Stardust

Writings from my little corner of modern domesticity.

The Windowsill of Shame

I’ve mentioned a few times that I’m a horticulture major. That means that at this point I’ve got nearly a complete bachelor’s degree in keeping plants alive and happy. But this is my front window:

Left to right: an African Violet, a Golden Shrimp Plant, another violet, mums, a mixed succulent pot, coleus, green onions, and a (barely-visible)spider plant.

Well, part of it. I was going to take a panorama of the whole thing, but the reflection/glare from the gigantic pile of snow we got last night mucked up that whole operation. (A casualty of Michigan having finally figured out it’s winter.)

But what you see there is about every second or third plant is dead or on its way out. This happens every winter, and I refer to it as the culling of the herd. I have too many plants (not pictured are also a happy poinsettia and elephant ear (Colocasia esculenta) ), though not nearly as many as I would if we had more space. They have begun overflowing, however…the poinsettia’s home is in the kitchen by the turtle, where I’m amazed our lights get it what it needs. So the culling is necessary, but embarrassing.

A mum. Yes...I killed mums. ACK!

I know why it happens- when the heat comes on for the winter, they cook, and I never seem able to keep them wet enough. Also, they often have leaves pressed up against the cold, cold glass, and that window is terribly sealed, so they endure heavily-fluctuating temperatures, as well. I mean, I watered the spider plant to saturation yesterday, and that pot is light as a feather now! It’s just an embarrassing irony to me- the plants in the window of a horticulture major are half dead.

*sigh* Now I just need to bite the bullet and toss the ones that are dead and past resurrection. It’s just such an awkward, mess-creating job that I put it off and put it off until I have to find a home for more plants up there. Which I need to do soon, because I’m bringing home a hyacinth shortly from a class, and probably some more stuff later in the semester…though the stuff later on will be stashed in temporary homes (possibly outside, weather pending) until we move after graduation.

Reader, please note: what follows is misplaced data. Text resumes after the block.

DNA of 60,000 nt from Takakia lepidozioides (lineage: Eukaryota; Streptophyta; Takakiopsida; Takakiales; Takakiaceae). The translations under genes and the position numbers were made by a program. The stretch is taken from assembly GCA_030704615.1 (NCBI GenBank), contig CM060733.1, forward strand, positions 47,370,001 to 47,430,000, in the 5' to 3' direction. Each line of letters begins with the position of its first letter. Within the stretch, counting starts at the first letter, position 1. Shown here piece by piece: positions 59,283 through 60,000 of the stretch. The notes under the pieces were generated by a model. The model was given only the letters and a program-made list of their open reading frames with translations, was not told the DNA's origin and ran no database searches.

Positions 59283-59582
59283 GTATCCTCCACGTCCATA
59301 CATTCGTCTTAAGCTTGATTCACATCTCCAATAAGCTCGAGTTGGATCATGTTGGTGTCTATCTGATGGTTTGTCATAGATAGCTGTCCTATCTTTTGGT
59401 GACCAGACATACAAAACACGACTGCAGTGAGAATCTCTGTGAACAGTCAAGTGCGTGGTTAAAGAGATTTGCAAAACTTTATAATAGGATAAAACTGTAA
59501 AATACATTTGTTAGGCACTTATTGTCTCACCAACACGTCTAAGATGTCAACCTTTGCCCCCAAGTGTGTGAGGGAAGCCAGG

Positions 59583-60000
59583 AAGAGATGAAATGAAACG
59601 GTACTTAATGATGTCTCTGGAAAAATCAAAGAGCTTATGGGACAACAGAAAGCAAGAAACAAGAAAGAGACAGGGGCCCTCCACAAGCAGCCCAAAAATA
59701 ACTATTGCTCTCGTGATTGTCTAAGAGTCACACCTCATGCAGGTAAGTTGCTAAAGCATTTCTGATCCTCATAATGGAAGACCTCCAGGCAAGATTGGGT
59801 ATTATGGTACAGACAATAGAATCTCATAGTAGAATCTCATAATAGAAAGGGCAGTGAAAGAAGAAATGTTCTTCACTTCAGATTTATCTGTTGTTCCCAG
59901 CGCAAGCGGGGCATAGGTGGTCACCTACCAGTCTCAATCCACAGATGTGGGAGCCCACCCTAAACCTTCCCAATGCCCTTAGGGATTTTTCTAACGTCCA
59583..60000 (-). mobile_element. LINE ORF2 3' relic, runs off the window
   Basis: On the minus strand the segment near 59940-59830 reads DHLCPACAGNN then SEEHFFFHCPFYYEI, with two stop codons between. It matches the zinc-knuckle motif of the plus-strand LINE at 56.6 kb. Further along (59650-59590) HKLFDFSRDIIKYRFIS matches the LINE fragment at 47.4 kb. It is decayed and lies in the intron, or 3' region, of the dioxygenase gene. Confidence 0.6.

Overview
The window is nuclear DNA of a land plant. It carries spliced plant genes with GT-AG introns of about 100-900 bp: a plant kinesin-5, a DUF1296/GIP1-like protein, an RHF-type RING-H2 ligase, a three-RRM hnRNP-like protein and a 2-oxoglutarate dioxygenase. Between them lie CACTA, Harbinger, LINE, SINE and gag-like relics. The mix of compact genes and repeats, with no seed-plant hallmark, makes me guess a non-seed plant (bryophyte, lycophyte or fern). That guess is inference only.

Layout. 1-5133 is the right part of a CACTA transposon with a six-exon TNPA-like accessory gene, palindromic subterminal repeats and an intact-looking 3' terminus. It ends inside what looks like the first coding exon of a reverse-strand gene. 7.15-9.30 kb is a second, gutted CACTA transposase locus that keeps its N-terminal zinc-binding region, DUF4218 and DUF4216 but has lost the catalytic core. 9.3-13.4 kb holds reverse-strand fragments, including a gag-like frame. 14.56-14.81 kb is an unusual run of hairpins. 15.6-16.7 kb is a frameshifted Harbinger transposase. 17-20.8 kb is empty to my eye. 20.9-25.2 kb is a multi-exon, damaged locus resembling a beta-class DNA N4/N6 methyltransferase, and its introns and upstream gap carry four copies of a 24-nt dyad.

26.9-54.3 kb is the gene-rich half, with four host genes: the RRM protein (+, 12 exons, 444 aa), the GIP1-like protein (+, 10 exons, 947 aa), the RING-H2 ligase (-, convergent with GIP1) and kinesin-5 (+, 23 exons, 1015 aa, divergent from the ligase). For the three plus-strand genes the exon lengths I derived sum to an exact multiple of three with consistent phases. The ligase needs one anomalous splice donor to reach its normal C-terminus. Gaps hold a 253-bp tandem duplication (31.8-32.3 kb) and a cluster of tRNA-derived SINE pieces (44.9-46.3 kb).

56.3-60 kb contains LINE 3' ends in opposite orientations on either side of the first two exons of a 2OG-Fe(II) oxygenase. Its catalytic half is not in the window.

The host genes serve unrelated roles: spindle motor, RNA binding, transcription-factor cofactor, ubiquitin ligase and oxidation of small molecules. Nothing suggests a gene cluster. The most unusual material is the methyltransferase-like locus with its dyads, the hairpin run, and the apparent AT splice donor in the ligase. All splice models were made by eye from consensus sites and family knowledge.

There are some neat residents of the windowsill of shame I’ve kept alive, though:

An African Violet rescue I made- poor thing was dying on a shelf in my boss’s office this summer, and has made a remarkable recovery, including one bloom and the new leaves you can see coming up in the middle. Not entirely sure what’s up with the leaves…they seem to be supposed to have that weird variegated margin.

Green onions I’ve kept alive from the grocery store. You wouldn’t believe how fast these guys get their roots out and get those tops up. Every couple days I’ve been trimming them down and freezing the choppings for later use, and they keep springing right back up. (Yes, I know- I’m not supposed to eat many of them. So I don’t, but I do still put about half the asked-for amount in recipes for the flavor)

 

 

 

 

 

 

Over on the right here is the only spider plant I’ve ever owned. Was a propagation from my intro to hort class, and it has never in all of its three years in my care produced baby spiders. And I’m not sure why. It has produced new leaves, as you can see by the one uncurling in the middle here.

Cut flowers, though- those I can keep alive for weeks and weeks. Guess my specialty is more care of the dying than maintenance of the healthy! I should just open a houseplant hospice; I’ve resurrected enough friends’ plants to know there’s a market for it.

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